Every person has a lifetime gift and estate tax exemption of $5.43MM (this number rises with inflation). Generally, most gifts made during a lifetime are counted towards this lifetime exemption. If lifetime gifs exceed $5.43MM, a gift tax is due. If the sum of lifetime gifts and the money remaining in the estate exceeds $5.43MM, an estate tax is due. There are some gifts, however, that are not counted towards this exemption, and can be made without filing a gift tax return.
A person is permitted to give annually up to $14,000 of assets per donee without this money being counted toward his indexed lifetime gift tax exemption. A couple is allowed to give up to $28,000 per year per donee. For example, if you are married and you have 3 children, you and your spouse are allowed to give them 3 * 28,000 = $84,000 per year without filing a gift tax return.
A gift amount greater than $28,000 will not necessarily incur a tax liability, but it is required to be reported on a gift tax return and it will be counted toward a lifetime gift tax exemption. For example, if you gave $1MM in 2014 to your son, $986,000 will be reported on your gift tax return filed in 2014. No taxes will be due that year, but your lifetime gift tax exemption will be reduced to $4,356,000.
Whether or not you or your estate will actually owe any taxes on the gifts made over the annual exclusion will depend on your lifetime gift amounts. Currently, the lifetime gift tax exemption is $5.43 million per person. If the sum of your gifts made over the annual exclusion amount and the amount remaining in your estate at the time of death is over $5.43MM, then federal estate taxes will be due.
What can you give as a gift: The gift does not necessarily have to be in cash and does not have to equal the total value of the asset. For example, people gift fractional interest in businesses (LLCs, corporations), stocks, real estate, art work, etc. A fractional gift may be quite useful in terms of valuation because discounts for the lack of control and lack of marketability may also be applied.
Currently, there is no limit to the number of recipients. Therefore, if you have 20 children and grandchildren, you may gift up to $280,000 per year to them. However, the current proposal from the Obama administration would limit this amount to $50,000 a year. It is unclear whether this proposal would pass.
Medical and Educational Expenses
One can also give unlimited payments directly to qualified medical and education providers. Therefore, a grandfather can pay for his grandson’s college education, without having to file a gift tax return. The only stipulation is that the donor must give the money directly to a medical provider or school.
Gifts to Spouse
All gifts made to a spouse, both during the life and from your estate after the death, are federally tax free. However, the spouse must be a US citizen in order to take advantage of this law. Gifts to a spouse who is a non-US citizen are also possible, but with limited exemptions.
Gifts to Charitable Organizations
Gifts to qualified charitable organizations are exempt from the Gift Tax.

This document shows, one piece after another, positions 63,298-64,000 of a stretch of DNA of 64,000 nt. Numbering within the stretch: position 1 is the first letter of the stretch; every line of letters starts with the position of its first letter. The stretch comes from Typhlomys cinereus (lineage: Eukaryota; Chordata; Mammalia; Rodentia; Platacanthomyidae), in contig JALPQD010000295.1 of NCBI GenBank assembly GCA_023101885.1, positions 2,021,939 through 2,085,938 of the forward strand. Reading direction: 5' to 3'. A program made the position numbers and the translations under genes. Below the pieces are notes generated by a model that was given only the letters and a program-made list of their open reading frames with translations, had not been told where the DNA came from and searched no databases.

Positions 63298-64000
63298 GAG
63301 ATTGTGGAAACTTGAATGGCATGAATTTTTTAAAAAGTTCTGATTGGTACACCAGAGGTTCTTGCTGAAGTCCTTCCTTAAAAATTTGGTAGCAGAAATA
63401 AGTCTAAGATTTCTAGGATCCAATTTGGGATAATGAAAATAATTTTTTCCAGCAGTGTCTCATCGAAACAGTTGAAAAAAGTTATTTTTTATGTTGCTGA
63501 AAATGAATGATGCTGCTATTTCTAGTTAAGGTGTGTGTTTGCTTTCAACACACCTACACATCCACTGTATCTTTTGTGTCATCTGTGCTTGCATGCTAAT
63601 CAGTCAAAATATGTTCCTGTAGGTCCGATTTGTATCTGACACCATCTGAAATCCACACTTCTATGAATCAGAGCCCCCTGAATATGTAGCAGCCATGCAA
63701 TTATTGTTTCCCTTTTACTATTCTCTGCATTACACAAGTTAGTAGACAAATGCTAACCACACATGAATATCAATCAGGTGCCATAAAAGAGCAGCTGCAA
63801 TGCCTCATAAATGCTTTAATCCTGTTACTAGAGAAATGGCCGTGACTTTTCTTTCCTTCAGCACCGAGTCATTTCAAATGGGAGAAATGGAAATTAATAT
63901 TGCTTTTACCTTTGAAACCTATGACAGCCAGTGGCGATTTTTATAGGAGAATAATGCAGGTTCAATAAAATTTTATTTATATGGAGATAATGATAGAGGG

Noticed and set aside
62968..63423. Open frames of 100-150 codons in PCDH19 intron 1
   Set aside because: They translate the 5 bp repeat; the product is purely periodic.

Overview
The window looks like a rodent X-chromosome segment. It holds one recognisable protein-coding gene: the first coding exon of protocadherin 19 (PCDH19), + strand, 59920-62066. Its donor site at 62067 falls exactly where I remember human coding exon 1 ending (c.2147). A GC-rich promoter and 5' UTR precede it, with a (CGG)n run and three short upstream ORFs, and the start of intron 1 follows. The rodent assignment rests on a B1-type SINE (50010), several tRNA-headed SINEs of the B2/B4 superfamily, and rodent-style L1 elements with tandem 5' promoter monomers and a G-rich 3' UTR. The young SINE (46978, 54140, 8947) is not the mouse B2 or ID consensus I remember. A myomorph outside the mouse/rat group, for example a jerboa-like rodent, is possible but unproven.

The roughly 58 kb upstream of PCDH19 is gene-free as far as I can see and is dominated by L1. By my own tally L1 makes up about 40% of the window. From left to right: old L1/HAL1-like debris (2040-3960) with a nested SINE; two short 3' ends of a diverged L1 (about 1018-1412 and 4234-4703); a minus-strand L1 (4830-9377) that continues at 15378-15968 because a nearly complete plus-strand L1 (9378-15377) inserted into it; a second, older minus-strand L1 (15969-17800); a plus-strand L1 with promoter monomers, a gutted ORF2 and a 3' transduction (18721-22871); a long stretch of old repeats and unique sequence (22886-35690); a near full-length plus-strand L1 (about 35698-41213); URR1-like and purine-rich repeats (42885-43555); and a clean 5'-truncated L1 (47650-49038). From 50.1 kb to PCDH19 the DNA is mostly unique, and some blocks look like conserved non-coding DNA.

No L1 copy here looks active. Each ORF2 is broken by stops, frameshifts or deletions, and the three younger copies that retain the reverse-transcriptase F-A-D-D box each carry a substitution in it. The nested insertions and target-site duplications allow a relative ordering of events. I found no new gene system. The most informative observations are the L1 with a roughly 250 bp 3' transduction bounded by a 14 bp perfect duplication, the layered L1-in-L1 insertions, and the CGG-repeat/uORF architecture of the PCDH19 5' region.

Why would you want to make gifts during your lifetime?
1. The main reason is to reduce the size of your estate. Currently, the lifetime exemption is $5.43MM, a number which most people feel comfortable that they will never reach. However, this number may decrease (as it has in the past). Currently, the Obama administration proposes to reduce the lifetime exemption amount to $3.5MM. The number may be decreased even further. All gifts made as part of the annual exclusion amount are not counted in the estate, and will not incur the estate taxes (currently 40%).
2. Another reason to gift an asset is to shift the income to a person with a lower tax bracket. If the gift is of a property which generates income, the income tax will have to be paid by a donee.
3. Another reason is to plan for the property that has the potential of high appreciation. If one owns stock of a closely held corporation that is currently worth $1MM but may be worth $10MM in the near future, it may be quite advantageous to transfer the stock (either to a child or to a trust) before the appreciation occurs. This way, only the $1MM of the lifetime gift exemption will be used, and no federal estate taxes will be due on the higher amount.
What are the disadvantages of making lifetime gifts?
The main disadvantage is the lack of control. After all, you are giving up the assets. Your donees are free to sell, spend or transfer these assets, and you are not entitled to the income.
Another disadvantage is the loss of the step up in basis. All completed gifts retain the basis of the donor. Therefore, if you gift a real estate with a basis of $100,000 that later appreciates to $1MM, the donee will retain the basis of $100,000 and may have to pay high capital gains taxes at the time of the sale.
A significant disadvantage for making lifetime gifts is Medicaid planning. If there is a potential that one may have to go into a nursing home in the next 5 years, then very careful planning must be done, because Medicaid may impose a long penalty.
This article only offers general information. Each situation is unique. It is always helpful to talk to a specialized attorney, to figure out your various options and ramifications of actions. As every case has subtle differences, please do not use this article for legal advice. Only a signed engagement letter will create an attorney client relationship.